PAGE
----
I knew that Monk was Jewish, although few others did, because he didn't ever say very much about himself. Monk was aptly nicknamed. He was as close-mouthed as a real Monk.

I asked Bonnie to give me a quick run-down on Monk and she proceeded to do so; his real name, his mother's name, where he lived, and why he came to the hospital. I didn't even have to ask Monk if what she said was true because the look on his face told me the answer. Me and Monk excused ourselves and went over to the food counter. Something was very fishy indeed and we had to talk it over. We came up with a plan.

Monk would gather up five guys and bring them to the Community Store. Only four of them would be Jewish. The fifth would be a ringer and if Bonnie came up with information on him we would all know that she was a spotter for the court or the juvenile authorities. To be extra sure, one of the Jewish guys that Monk was supposed to locate was a black guy we all called Sambowitz. I was positive this plan would get her.

Me and Bonnie chatted about her work in the hospital, the work her organization was doing on the whole, with me continually asking dumb questions, mainly stalling for the time until Monk returned.

Eventually Monk showed up with the other five guys in tow. Without our asking, Bonnie ran off all she knew about those guys, even the fact that Sambowitz wasn't really born a Jew, but that his family had converted only a few years before. She also knew his real name was Samuel Johnston. The joker in the deck, Charlie Villelli, she spotted right off. She didn't know his name or anything else about him but when we tried to pawn him off as Jewish, with the name of Charles Villberg, She laughed and called it a very weak joke.

I hated to admit it, but that old lady convinced me that she was what she said she was. I figured she had one of those minds that could absorb a zillion facts and never get one confused or mixed-up.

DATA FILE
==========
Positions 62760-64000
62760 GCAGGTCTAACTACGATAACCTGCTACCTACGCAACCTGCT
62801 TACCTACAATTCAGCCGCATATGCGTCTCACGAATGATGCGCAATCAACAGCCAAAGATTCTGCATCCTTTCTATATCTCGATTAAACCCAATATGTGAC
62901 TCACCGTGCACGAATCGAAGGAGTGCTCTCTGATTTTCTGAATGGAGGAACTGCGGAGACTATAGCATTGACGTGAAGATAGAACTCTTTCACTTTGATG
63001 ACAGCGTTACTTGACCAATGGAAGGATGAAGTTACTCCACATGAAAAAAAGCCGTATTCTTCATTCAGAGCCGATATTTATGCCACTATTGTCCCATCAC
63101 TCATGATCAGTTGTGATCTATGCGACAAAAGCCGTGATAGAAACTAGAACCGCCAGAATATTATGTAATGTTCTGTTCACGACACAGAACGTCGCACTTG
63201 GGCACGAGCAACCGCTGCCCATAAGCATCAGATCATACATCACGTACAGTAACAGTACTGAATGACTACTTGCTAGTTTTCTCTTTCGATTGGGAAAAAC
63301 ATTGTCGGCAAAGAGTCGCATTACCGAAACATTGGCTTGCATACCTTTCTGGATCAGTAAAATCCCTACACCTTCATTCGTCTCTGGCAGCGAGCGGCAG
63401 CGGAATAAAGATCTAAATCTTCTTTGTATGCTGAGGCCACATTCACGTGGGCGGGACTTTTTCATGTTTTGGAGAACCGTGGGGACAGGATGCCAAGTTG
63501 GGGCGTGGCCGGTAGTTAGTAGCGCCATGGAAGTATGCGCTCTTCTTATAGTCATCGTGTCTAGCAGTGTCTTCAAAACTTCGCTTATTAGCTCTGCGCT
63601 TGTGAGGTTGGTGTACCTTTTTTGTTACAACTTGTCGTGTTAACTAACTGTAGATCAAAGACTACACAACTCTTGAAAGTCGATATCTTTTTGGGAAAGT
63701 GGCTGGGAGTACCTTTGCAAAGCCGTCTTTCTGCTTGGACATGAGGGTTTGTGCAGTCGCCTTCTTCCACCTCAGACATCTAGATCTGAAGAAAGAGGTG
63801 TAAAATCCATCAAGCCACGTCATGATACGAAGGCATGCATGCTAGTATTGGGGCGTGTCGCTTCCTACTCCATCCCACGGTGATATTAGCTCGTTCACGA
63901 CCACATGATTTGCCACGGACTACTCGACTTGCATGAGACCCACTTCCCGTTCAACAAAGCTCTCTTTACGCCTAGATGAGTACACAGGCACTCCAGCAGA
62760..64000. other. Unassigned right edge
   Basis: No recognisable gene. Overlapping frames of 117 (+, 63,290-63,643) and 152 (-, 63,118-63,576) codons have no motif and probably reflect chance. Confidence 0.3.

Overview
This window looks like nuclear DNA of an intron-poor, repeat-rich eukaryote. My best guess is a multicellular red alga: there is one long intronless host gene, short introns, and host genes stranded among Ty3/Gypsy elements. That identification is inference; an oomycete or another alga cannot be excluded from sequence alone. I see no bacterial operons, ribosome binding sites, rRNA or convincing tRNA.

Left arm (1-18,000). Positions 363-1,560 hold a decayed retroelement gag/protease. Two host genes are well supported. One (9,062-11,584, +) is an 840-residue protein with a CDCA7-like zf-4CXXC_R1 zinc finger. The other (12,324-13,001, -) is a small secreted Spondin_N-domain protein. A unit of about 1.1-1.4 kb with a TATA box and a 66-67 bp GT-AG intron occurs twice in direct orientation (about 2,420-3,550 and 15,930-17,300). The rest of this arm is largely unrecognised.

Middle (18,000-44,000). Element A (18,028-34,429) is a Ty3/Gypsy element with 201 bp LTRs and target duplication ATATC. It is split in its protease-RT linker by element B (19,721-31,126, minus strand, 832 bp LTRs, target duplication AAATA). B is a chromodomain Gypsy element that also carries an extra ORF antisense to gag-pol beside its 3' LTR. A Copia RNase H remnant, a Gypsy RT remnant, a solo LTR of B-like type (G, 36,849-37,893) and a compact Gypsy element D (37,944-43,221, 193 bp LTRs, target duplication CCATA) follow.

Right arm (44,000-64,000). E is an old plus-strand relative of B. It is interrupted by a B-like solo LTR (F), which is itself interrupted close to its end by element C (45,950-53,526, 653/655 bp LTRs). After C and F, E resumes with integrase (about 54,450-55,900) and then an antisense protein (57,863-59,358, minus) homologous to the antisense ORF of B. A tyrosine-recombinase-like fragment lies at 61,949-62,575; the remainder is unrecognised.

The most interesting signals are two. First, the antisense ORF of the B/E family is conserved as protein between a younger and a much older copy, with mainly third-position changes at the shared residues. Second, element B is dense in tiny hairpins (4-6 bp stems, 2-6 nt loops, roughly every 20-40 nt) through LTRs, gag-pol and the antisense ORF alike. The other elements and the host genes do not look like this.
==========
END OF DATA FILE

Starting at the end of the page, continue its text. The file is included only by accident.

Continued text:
She offered to buy us all a coke and that's one thing we didn't ever turn down. When she paid for the sodas I gawked at the roll of bills, which reminded me again of my main goal. I knew I couldn't steal the money off her, since she knew my real name but I still thought I could con at least a good part of it out of her.

Monk and the other guys drifted off after awhile and I put my first scheme into action. I told her I needed some books to read and that they would cost more money than I could afford. When she offered to go with me to the book store and buy them I shied off. I didn't really want any damn books! I wanted the money. Not one to drag my feet, I immediately launched a second hustle.

"There is this guy, Bonnie, who is a good friend of mine. He isn't Jewish or anything like that, but we are really close and he needs some help. He's locked in all day because he lost his Honor Card and so he can't come to the Store and get decent food. I'd like to be able to buy him some stuff, hamburgers and all that, but I don't have the dough."

Net profit on the "Old Friend in Trouble" scheme was zero. I took a deep breath and launched my ace in the hole.